Business Growth: Bad Managers are Bad News

Updated:
Dan Arens is an Indiana-based business growth advisor. Dan Arens is an Indiana-based business growth advisor.

Gallup recently reported the results of a large study. Only 30% of employees in the U.S. are actually engaged at work. Over the last 12 years that percentage has not changed. Gallup goes on to suggest it is the managers who account for a 70% variance in employee engagement at work.

Succinctly put by Gallup, "people leave managers, not companies." As they report, more than half the people looking for a job left their previous job because of a bad manager. Managers are on the front line of a company. They are the ones who are critical to the development and growth of a business. But, Gallup says firms choose the wrong manager candidate a majority of the time. While that might be hard to believe, hiring managers are selecting the wrong person for the wrong managerial position more than 80% of the time. With that level of mis-alignment in hiring, finding the right manager is very difficult for most companies. According to Gallup CEO Jim Clifton, “Authentic management talent is rare. Gallup research shows us that one in ten have the natural God-given talent to manage. Those gifted people know how to motivate every individual on their team; boldly review performance; build relationships; overcome adversity; and make decisions based on productivity, not politics.”

Bad managers will have a tendency to manipulate people and situations. They tend to deal with office politics by participating in the gossip chain and water cooler cheap talk in an attempt to be “like one of the staff.” Clifton goes on to say in a recent article that the bad managers “lack the inner personal courage required to manage the teams effectively.” In further research, Gallup has determined two out of ten employees have “some characteristics of basic managerial talent and can function at a high level if their company coaches and supports them.”

Rather than dwell on the negative impact of bad managers that results in high absenteeism, poor performance, bad customer ratings, poor quality products or services, and lower profits, Gallup looks to celebrate the characteristics of good managers. Here are three suggestions to help your company establish and build a successful group of managers:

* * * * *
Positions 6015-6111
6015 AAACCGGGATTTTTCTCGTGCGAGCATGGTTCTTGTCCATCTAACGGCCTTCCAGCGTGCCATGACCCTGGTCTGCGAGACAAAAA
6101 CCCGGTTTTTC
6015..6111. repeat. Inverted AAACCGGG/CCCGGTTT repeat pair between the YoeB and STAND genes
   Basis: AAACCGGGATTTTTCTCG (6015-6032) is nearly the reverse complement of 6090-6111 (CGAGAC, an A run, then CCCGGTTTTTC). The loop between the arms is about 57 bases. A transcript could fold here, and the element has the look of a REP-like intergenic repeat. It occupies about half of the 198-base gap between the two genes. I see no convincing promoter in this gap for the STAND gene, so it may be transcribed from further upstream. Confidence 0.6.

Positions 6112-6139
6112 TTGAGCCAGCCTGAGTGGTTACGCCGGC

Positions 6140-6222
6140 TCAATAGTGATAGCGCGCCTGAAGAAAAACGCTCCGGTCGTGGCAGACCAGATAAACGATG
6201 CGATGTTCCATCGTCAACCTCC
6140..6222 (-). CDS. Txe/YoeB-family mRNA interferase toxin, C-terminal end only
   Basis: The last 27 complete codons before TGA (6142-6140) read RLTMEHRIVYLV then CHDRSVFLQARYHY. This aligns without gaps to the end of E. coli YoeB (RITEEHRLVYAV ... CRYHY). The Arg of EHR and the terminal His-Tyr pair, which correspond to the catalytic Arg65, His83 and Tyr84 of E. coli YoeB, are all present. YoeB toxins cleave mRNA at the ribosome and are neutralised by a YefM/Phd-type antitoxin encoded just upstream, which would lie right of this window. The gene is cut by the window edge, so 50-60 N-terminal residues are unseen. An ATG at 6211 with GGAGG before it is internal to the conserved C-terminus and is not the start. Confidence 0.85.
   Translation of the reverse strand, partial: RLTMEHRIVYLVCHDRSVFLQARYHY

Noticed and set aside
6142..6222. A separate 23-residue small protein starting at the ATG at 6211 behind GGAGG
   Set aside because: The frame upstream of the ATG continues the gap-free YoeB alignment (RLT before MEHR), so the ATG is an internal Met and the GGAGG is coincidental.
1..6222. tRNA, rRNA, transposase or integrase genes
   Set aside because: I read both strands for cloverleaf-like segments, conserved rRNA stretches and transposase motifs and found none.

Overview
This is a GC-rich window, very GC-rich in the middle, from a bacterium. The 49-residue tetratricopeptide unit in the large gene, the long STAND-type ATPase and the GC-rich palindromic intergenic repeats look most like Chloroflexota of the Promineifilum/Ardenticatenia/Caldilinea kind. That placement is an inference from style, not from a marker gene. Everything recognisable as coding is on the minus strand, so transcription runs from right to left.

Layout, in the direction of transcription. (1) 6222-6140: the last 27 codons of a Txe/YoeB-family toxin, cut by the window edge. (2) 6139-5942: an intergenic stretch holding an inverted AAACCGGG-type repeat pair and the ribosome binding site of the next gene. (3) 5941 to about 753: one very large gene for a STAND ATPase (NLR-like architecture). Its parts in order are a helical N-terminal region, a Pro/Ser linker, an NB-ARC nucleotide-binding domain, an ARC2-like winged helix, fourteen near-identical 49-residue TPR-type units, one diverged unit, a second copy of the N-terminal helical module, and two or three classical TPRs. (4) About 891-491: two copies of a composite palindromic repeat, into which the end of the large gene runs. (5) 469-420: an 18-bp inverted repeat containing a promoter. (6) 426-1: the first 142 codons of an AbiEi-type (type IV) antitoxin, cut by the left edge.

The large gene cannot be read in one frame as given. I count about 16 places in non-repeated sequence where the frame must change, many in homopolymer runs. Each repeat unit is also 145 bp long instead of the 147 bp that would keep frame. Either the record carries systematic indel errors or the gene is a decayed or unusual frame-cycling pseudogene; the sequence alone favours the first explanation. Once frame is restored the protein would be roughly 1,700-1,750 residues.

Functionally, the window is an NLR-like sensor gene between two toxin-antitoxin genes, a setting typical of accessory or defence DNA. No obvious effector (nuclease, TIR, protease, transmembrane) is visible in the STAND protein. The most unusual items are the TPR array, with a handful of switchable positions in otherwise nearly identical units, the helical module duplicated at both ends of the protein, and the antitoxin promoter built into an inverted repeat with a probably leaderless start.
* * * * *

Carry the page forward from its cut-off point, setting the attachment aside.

• Identify and advance the right person for a managerial position: While many employees with more tenure get promoted, that is not necessarily the right way to do it, according to Gallup. “Effective people management requires a talent set of its own, and someone who shined in a previous role may not transition seamlessly to a managerial role," they say in their State of the American Manager report. A company needs to develop a process for hiring and promoting the right managers. "Soft skills, such as relationship building often go overlooked," according to Gallup. In other words, don’t just promote someone because they have been with the company the longest. Develop a set of criteria that employees need to possess in order to be worthy of promotion to a leadership role such as a manager. Then follow those criteria for your implementing the promotion process.
  • Understand the characteristics of a good manager: A good manager is able to find the right people and put them in the correct position. They can and will hold an employee accountable. They are able to convey the company vision. Managers should be able to motivate their staff and coach/mentor them based upon their individual gift sets. They should make informed decisions not political ones. Finally, they need to create an environment of trust with their employees. Managers need to be able to effectively communicate in all types of situations, be they accountability, motivational, or disciplinary related. Good managers also need to gather information in order to make more informed decisions.
  • While the Gallup studies indicate there are more bad managers than good ones, your company should still celebrate and find ways to recognize the good ones. Identify them and publicize all the great things they are doing to help the company and those that work for them. Acknowledge their qualities and virtues, as a means of setting them apart in their leadership position and to help other employees see what they should aspire to become. 

Without question there is management talent somewhere that will enable your company to grow. All you have to do is find it. Gallup’s final suggestion is to use a tool called predictive testing analytics that can help you align the needs of your company with the current management pool that is available to you.

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